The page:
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Does aircraft noise increase the damage caused by a heart attack?

In aircraft noise leads to an inflammatory reaction and the function of the vessels is disturbed. (Photo: m.mphoto/Adobe Stock)

Copyright: T. Münzel

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DZHK scientists in Mainz have confirmed this assumption in both mice and humans. If humans and animals were exposed to noise pollution in the past, a heart attack suffered later in life healed more poorly.

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High blood pressure, smoking, and diabetes mellitus are bad for the heart and blood vessels. Noise impact researcher and cardiologist Prof. Thomas Münzel of Mainz University Medical Center says traffic noise should also be considered an important cardiovascular risk factor. Thomas Münzel is Principal Investigator at the DZHK and has been researching the effects of noise on heart health for years. The latest results - published in the journal Cardiovascular Research - indicate that traffic noise may play a significant role in developing ischemic heart disease and in the further course of the disease. Coronary heart disease is caused because coronary arteries calcify. If the vessels close wholly, this leads to a heart attack.

Initially, in a mouse model, Professor Münzel and his team found that exposure to aircraft noise for four days increased inflammation in the vessels of the test animals. Compared to mice not exposed to noise, the number of free radicals increased in the noise-exposed animals. They had a marked inflammatory response and impaired vascular function.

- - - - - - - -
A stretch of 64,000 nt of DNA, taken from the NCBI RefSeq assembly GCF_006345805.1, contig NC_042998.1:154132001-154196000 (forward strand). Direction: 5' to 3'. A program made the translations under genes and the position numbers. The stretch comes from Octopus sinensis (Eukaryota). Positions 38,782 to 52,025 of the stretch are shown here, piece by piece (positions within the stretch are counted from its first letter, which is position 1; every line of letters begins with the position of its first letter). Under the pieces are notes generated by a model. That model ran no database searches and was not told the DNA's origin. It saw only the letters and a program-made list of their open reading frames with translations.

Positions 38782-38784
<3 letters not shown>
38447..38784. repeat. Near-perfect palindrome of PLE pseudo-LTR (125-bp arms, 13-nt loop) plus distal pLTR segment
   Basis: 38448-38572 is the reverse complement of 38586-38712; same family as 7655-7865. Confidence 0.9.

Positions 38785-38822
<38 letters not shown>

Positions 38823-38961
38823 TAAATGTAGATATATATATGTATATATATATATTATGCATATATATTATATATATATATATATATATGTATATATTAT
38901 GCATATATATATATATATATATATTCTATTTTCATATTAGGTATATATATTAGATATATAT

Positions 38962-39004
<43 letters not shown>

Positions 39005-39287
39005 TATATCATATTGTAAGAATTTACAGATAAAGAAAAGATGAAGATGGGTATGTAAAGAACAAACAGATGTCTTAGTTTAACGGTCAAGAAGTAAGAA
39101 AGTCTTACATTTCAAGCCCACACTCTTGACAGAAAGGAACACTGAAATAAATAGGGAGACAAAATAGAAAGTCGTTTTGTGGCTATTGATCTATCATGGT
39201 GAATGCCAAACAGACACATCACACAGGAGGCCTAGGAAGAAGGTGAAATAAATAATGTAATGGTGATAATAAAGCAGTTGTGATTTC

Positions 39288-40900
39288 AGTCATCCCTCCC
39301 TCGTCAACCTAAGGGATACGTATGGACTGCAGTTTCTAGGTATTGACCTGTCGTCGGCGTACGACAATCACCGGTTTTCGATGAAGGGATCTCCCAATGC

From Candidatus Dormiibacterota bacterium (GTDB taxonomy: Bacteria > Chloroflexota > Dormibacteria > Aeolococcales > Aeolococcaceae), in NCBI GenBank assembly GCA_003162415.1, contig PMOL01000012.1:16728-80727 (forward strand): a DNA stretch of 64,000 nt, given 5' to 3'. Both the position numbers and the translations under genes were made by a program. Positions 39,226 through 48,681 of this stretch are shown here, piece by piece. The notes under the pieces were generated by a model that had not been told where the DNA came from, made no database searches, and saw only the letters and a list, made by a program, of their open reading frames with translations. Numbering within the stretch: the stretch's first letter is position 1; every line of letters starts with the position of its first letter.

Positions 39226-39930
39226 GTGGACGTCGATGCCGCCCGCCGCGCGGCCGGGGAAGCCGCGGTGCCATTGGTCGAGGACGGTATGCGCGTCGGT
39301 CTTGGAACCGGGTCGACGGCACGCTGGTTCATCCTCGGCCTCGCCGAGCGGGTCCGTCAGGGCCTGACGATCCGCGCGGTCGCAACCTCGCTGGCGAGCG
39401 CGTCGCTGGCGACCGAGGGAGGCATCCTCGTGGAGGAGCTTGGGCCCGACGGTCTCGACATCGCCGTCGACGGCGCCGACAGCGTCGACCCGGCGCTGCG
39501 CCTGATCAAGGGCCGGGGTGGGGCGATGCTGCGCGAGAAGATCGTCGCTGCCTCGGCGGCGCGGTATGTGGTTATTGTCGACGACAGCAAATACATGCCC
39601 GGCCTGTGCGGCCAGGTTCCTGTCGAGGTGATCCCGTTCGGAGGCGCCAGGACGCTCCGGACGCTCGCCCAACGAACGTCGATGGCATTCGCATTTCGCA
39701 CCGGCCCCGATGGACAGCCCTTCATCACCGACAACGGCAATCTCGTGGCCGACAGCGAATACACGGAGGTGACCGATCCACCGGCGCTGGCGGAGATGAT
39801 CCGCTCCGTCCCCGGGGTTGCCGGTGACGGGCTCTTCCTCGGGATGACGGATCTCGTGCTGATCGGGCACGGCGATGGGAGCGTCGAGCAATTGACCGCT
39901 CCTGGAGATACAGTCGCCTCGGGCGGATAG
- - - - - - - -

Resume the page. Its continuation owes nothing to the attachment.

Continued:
Those exposed to aircraft noise have worse inflammation levels after a heart attack

These experimental findings were confirmed with population-based Gutenberg Health Cohort Study observations. The study's first and lead authors, Michael Molitor, M.D., and Professor Philip Wenzel of the University Medical Center Mainz, Germany, explained, "We learned from our studies that aircraft noise exposure before myocardial infarction significantly increases subsequent cardiovascular inflammation and exacerbates ischemic heart failure, which is favoured by pro-inflammatory vascular conditioning. Our translational findings show that people with a history of noise exposure have a worse outcome when they suffer an acute myocardial infarction later in life." Michael Molitor and Philip Wenzel are part of the DZHK network as researchers and principal investigators, respectively.

Study participants with a history of myocardial infarction showed increased C-reactive protein (CRP; indicative of increased inflammatory response) if they had been exposed to aircraft noise and subsequently developed a noise annoyance response. Further, the heart pumped worse after a heart attack in these patients than in those not exposed to aircraft noise.
The study is the first translational study to examine the effects of aircraft noise on acute myocardial infarction.

Aircraft noise exposure induces pro-inflammatory vascular conditioning and amplifies vascular dysfunction and impairment of cardiac function after myocardial infarction  Cardiovascular Research https://doi.org/10.1093/cvr/cvad021